3 Ways to Be Creative (Even If You’re Too Tired To Write)


It’s Friday. You come home from work (or log off your work) and head straight to Facebook. You’d planned on doing some writing. Your creative hopes were high at 10 AM, but now that evening is here, scrolling through your News Feed, watching random YouTube videos on your phone, or even collapsing right into bed is about all you can work up the energy to do. You fall into the same old time-suck trap or shut the computer, looking guiltily at the Word or Scrivener icon in the taskbar.

How long has it been since you wrote last? It asks you. Why didn’t you write?

I’m just too tired, you answer.

And you probably are.

Believe me, this is an all-too-familiar scene for me. Being a human in today’s world is just plain exhausting. But these three activities I’m going to discuss have helped me break the cycle of exhaustion on more than one occasion. I hope they’ll help you recharge, refill your creative tank, and reclaim your time for doing what you do best—creating awesome story ideas.

1. Work a Puzzle

Yes, I’m talking about good, old-fashioned jigsaw puzzles where you dump the pieces in the floor, sort them by color, or just pick a couple of border pieces and get to work. There’s something about the visual and tactile experience of rummaging through a box of colorful puzzle pieces that soothes this writer’s creative soul.

It also forces me to reevaluate my ideas of how certain pieces fit together, as sometimes a simple turn of a puzzle piece makes the picture jump out and its placement obvious. This unlocks juicy possibilities for playing with story ideas subconsciously to see how they fit together—or if I’ve been “turning” them the wrong way all along.

The process of putting together a puzzle takes a combination of left and right brain thinking, which closely mirrors the writing process. This gives your exhausted, drained brain a new, tactile way to creatively work out tough problems—and perhaps even work on story problems at the same time.

2. Color or Sketch

Another great strategy for visual learners is coloring. Adult coloring books are soaring in popularity because of their ability to relieve stress and promote creativity. Coloring intricate designs is a great way to let your right brain enjoy a child-like playground of possibilities. Using color schemes that correspond with the mood you want to create for yourself is also a key part of coloring (e.g. red for passion and energy, green for peace and serenity, etc.).

Alternatively, whether or not you claim to be the world’s greatest artist, sketching characters, settings, or objects from your story allows you to see your story in ways you hadn’t been able to before. Consider just drawing a quick sketch of your protagonist’s face. You’ll be amazed at the questions this will spark: “What does he wear?” or “How tall is she?” Soon, you’ll be compelled to fill in the rest of the details and satisfy your curiosity. Along the way, each decision you make about how to draw your character will inform the way you describe your character in your writing later on. Drawing elements of your story forces you to think about details you hadn’t considered before, and helps you learn more about your story.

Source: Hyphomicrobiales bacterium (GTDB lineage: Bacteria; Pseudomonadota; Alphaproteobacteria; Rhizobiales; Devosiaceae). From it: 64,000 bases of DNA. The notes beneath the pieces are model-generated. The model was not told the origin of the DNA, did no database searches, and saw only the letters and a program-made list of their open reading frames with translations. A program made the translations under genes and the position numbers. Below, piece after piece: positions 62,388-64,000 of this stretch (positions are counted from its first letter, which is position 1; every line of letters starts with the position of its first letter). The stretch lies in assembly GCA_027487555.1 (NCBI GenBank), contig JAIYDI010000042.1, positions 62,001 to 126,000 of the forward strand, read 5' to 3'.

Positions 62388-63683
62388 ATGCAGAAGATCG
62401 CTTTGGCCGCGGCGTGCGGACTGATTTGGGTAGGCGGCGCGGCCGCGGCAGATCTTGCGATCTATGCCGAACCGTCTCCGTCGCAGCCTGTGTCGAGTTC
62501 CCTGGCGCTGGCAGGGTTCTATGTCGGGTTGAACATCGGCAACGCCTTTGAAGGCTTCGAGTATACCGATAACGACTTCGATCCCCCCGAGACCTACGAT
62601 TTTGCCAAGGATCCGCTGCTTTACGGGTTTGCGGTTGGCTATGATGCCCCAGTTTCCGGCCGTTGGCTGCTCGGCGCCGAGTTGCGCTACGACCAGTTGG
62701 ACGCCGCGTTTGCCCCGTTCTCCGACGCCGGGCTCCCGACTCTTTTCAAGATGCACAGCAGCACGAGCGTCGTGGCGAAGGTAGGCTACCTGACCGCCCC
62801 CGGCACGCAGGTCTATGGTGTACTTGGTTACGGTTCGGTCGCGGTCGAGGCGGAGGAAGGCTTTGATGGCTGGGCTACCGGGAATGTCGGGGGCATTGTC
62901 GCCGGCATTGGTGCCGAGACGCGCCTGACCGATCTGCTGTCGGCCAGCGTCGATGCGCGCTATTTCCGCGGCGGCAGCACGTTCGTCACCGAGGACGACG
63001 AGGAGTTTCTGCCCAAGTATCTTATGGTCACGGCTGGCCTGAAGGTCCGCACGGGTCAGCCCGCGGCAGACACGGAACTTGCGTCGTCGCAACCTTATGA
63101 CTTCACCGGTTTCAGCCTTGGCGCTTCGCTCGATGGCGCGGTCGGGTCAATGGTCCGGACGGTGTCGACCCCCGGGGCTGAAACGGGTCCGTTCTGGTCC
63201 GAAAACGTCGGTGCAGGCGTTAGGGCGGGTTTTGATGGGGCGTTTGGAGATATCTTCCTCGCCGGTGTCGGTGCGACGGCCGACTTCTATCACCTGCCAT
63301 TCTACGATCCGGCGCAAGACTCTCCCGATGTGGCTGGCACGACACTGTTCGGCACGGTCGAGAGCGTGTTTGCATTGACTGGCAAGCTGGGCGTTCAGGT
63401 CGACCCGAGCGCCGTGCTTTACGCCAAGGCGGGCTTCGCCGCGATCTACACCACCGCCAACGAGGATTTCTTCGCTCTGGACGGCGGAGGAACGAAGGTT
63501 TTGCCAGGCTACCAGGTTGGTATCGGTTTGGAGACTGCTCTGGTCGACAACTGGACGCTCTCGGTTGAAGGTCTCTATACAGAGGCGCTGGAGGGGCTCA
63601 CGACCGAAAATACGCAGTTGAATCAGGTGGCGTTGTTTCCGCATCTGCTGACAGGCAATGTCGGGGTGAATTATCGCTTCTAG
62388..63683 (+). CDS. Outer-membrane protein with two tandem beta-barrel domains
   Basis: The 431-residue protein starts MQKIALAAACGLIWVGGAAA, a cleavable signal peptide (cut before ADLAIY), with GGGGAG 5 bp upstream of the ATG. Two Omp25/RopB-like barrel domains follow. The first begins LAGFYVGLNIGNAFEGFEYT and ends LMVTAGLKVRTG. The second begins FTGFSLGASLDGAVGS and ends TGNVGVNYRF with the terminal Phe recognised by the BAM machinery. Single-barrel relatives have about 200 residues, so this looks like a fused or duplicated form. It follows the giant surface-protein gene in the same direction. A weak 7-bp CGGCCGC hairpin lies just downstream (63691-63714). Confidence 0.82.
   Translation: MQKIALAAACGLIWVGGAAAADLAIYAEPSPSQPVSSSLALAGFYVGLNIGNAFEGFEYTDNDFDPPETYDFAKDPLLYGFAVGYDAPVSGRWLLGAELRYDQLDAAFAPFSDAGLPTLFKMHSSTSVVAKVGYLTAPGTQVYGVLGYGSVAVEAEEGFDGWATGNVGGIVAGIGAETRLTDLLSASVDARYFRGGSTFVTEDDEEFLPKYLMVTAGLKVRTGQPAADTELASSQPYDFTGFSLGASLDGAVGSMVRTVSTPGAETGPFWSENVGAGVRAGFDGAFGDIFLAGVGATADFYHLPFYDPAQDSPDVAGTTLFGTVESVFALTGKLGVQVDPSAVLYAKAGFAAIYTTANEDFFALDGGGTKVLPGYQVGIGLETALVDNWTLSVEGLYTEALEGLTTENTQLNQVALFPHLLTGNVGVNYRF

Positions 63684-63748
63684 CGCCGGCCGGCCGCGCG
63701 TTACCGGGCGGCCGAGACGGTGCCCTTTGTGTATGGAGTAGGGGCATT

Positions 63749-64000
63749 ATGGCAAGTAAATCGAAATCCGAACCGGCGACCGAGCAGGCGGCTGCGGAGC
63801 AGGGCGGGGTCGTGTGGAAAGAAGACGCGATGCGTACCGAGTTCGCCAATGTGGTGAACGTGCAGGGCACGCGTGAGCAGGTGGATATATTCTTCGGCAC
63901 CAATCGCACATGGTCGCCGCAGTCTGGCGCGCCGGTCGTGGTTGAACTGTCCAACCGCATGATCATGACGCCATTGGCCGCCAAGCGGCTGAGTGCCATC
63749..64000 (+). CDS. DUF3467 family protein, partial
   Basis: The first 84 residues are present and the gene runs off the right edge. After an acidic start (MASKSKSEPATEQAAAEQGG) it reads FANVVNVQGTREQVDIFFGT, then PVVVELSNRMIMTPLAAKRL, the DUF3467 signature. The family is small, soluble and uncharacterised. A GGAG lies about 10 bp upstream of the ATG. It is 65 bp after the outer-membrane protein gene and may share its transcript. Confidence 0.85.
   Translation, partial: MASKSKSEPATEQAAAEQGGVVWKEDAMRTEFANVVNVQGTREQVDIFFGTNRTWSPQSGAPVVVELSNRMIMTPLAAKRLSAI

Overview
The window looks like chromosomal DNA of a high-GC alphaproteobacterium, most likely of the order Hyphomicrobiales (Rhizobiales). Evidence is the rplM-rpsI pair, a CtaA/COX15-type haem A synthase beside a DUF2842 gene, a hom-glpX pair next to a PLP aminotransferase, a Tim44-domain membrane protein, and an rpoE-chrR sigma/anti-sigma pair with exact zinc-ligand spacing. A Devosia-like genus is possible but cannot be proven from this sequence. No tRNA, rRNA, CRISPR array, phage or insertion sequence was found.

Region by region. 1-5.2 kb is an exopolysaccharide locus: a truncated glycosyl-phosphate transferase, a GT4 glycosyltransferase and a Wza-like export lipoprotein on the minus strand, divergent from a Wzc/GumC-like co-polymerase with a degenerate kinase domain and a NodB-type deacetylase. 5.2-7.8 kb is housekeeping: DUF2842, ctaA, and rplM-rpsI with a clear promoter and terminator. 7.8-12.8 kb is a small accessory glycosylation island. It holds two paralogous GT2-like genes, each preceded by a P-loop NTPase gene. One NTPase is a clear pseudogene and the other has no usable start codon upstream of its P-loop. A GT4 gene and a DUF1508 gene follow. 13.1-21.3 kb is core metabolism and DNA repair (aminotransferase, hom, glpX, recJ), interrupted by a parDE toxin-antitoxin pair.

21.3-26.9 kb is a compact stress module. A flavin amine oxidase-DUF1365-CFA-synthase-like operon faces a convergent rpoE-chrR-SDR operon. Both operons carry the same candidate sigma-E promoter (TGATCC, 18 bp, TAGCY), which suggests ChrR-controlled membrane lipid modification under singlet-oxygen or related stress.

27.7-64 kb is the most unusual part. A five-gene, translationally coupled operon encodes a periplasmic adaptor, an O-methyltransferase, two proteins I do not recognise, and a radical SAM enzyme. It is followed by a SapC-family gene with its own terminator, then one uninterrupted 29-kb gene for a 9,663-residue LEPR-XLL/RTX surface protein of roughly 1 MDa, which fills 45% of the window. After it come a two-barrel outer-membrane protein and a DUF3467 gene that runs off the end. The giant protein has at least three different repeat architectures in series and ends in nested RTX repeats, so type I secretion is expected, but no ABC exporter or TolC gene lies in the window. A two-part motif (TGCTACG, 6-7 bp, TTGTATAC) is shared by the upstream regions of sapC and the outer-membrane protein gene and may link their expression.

Note: You can see my process for drawing my characters and their comics in a future post!

3. Unclutter Your Writing Space

I’m guilty of keeping a pretty sprawling, messy desk (as many writers are). Throughout the week, I move my laptop from desk to couch innumerable times, scatter handwritten pages/receipts/notebooks all over the place, and lose track of more pens than I thought I could possibly own. Naturally, when it comes time to write, I balk at the mess on my desk.

Trying to write at a messy desk works about as well as frying an egg in the snow. And the last thing I feel like doing after a long day is expending more effort to focus on my writing. But for me, there’s a certain “zen” to re-organizing my desk and uncluttering. Not only does it clear my physical space, but it gives me a feeling of starting fresh.

I also inevitably uncover old notes and ideas while going through my papers. This sparks my thoughts and takes me back to the moment I jotted each idea, bringing back the creative rush I’d felt at the time. Next time you find yourself “procrastinating,” try uncluttering instead. It just might be the spark you need to get your tired thoughts moving freely again.

I’ve used each of these strategies (sometimes all in one night) when I just can’t seem to work up the energy to face the blinking cursor. It takes some discipline and desire to break away from the comforting monotony of your warm bed or that 3-hour Vine compilation. But even if you can’t write, you can feed your writer’s soul with these strategies, bringing you one step closer to writing than you were before.

Tell me your opinion: Have you used any of these strategies to stay creative? What other methods do you use? Tell me in the comments below; I’d love to chat!




  1. Toooootally agree with #2. I used to do that all the time, and I have tons of old drawings of characters to prove it. It’s true–you learn a lot about your characters and come up with a lot of ideas that way!

    But for some reason I stopped drawing and painting around 2010. I never got back into it. Might be something to think about picking up again, at least for the sake of writing.

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